You’ll want to go with a smaller size to keep things as light as possible, but space isn’t as big of a deal. On dry days, you can simply hang the towel on the back of your pack.

Read More : 11 Backpacking Hygiene Tips to Stay Clean

5. Bear canister

bear canister

While rare, there are always a few grizzly bear sightings along the Pacific Crest Trail, specifically for the roughly 18 miles through the North Cascades. You’ll want to bring a bear canister just in case one makes it to your campsite.

Bear canisters are designed to be wide, round, and slippery, leaving very few leverage points for entry from bear jaws and claws.

The bear canister is probably only necessary for those who are doing day hikes, as most backpackers won’t want to carry a larger canister with them on the full trail.

If you’re doing day hikes, the bear canister can double as a stool at the campsite.

Read More : How to Camp Safely in A Bear Country

6. Waterproof ultra-light hiking boots

Waterproof ultra-light hiking boots

If you’re hiking the entire Pacific Crest Trail, expect to go through about a half-dozen pairs of shoes. If you plan ahead, you’ll ship new pairs to stopping points along the trail.

As mentioned earlier, there can be plenty of rain on the trail, so you need a hiking boot that’s waterproof.

At the same time, though, you’ll be hiking through the desert, which requires a light-weight hiking boot to get through the sand. For that reason, expect to always carry an extra pair in your pack. While shoes can be heavy, your feet will thank you along the way.

If you’re hiking with no boundaries, you may want to order up a size as your feel will undoubtedly swell up in the warmer months.

7. Three-season tent

Because you’re going to experience a big change in temperature, you need a tent that can handle it all. Luckily, you shouldn’t have to worry about too many sub-freezing nights, but a three-season tent and a nice sleeping bag can keep you warm in those conditions.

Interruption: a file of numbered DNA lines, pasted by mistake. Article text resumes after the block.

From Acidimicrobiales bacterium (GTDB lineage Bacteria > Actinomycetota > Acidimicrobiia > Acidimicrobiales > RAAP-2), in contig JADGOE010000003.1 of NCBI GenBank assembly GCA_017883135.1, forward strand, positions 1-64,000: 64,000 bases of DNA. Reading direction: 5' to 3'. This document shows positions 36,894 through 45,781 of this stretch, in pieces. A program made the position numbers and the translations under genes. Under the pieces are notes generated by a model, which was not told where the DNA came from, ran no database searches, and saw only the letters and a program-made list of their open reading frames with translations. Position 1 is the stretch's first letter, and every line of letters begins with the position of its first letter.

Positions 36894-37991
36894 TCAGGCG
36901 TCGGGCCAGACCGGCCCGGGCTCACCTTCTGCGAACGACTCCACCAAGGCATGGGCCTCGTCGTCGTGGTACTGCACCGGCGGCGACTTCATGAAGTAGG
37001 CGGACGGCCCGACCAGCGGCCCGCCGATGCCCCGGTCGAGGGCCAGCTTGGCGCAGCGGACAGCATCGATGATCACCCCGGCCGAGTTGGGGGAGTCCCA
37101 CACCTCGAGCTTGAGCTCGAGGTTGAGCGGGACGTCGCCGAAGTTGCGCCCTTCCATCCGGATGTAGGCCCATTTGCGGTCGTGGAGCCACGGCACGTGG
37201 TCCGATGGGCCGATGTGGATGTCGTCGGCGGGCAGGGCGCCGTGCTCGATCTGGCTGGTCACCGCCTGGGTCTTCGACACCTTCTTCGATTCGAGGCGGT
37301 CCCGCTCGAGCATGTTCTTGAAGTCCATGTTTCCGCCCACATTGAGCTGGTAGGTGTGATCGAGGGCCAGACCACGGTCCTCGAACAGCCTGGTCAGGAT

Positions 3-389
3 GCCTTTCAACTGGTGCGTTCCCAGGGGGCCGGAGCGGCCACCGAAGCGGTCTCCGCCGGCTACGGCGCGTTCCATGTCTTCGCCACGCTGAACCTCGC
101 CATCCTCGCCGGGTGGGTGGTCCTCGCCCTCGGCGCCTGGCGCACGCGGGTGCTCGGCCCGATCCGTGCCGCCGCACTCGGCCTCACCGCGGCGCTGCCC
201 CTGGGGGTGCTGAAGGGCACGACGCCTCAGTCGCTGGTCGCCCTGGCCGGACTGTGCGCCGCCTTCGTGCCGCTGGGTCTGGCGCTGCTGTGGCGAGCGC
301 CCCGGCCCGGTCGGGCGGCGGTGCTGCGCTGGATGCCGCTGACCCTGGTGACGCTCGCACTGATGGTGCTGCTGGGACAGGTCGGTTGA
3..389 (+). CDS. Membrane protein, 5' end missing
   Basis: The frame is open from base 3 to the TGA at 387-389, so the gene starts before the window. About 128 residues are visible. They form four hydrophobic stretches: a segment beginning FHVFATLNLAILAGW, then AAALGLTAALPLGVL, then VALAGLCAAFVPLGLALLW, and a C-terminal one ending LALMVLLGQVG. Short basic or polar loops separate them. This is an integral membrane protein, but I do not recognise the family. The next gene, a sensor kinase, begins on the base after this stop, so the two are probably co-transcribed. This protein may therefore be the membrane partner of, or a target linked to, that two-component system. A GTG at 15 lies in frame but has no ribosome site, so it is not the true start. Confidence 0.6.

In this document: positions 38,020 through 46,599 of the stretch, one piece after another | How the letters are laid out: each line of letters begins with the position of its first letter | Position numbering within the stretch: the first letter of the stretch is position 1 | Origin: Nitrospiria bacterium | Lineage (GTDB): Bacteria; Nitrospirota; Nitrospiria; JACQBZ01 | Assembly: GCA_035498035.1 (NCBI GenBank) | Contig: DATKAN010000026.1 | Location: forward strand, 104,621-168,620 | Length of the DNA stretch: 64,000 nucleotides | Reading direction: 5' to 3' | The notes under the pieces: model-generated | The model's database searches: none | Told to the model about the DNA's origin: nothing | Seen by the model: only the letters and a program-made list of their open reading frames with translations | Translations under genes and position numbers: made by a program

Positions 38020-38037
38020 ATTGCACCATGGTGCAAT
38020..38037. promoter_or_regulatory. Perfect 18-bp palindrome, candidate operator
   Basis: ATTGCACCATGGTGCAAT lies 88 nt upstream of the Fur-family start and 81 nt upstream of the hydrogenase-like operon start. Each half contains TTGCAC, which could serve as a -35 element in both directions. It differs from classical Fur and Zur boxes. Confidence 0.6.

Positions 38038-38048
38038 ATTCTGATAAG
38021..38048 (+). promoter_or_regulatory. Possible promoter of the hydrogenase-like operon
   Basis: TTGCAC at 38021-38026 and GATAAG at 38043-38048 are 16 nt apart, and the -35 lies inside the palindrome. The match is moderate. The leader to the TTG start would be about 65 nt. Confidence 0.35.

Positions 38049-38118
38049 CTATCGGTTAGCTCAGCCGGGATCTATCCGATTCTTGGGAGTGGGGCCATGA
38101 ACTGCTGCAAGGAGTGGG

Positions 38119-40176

In addition to your tent, you want to bring some kind of sleeping pad to keep your sleeping bag off the floor. It’ll not only be more comfortable, but it can also block the temperature of the cold floor from getting into your sleeping bag and keeping you cold through the night.

Your three-season tent doesn’t have to be big. If you’re hiking the trail with someone, you’ll want to carry just one larger tent that accommodates two people and take turns carrying it every other day.

8. Warm sleeping bag

Warm sleeping bag

If you’re hiking the entire PCT, there will be nights where you’ll stop in a nearby town and stay in a hotel to recharge.

But most of the time, you’re going to be out in the wilderness sleeping in a tent. Because it can get cold on this trail, you need a warm sleeping bag that’s at least rated down to 15ºF.

What do you do when it’s warmer at night?

You can simply sleep on top of the sleeping bag. More often than not, though, you’ll need that warmth, as temperatures can drop pretty low (even in the desert!) when the sun goes down.

Read More : Sleeping Bag Temperature Ratings Explained

9. 1 liter water bottle

1-Liter water bottle

Staying hydrated on this trail is extremely important.

It’s recommended you drink 1-liter of water for every five miles you hike in the desert, even if you don’t feel thirsty. The desert can easily drain you of fluids without even realizing it.

If you like cold water, make sure you get an insulated water bottle. It’s heavier, but it’ll keep your water cool. And when you’re hiking in the heat, there’s nothing better than refreshing cold water.

Read More : How Much Water Should You Bring to Camping?

10. Ice axe

Ice axe

That’s right: You’ll want to ship an ice axe for the snowier and icier treks on the northern part of the trail.

Even if you have hiking boots with great grips on them, by the time you’re that far north, your legs are going to be tired. The ice axe can prevent you from sliding down inclines in the event of a fall.

Andrew Dodson

Andrew Dodson is an avid camper who enjoys the great outdoors with his wife and two-year-old son. He resides in Colorado, where you can often find him enjoying hikes with a toddler strapped to his back and mini goldendoodle Percy nearby.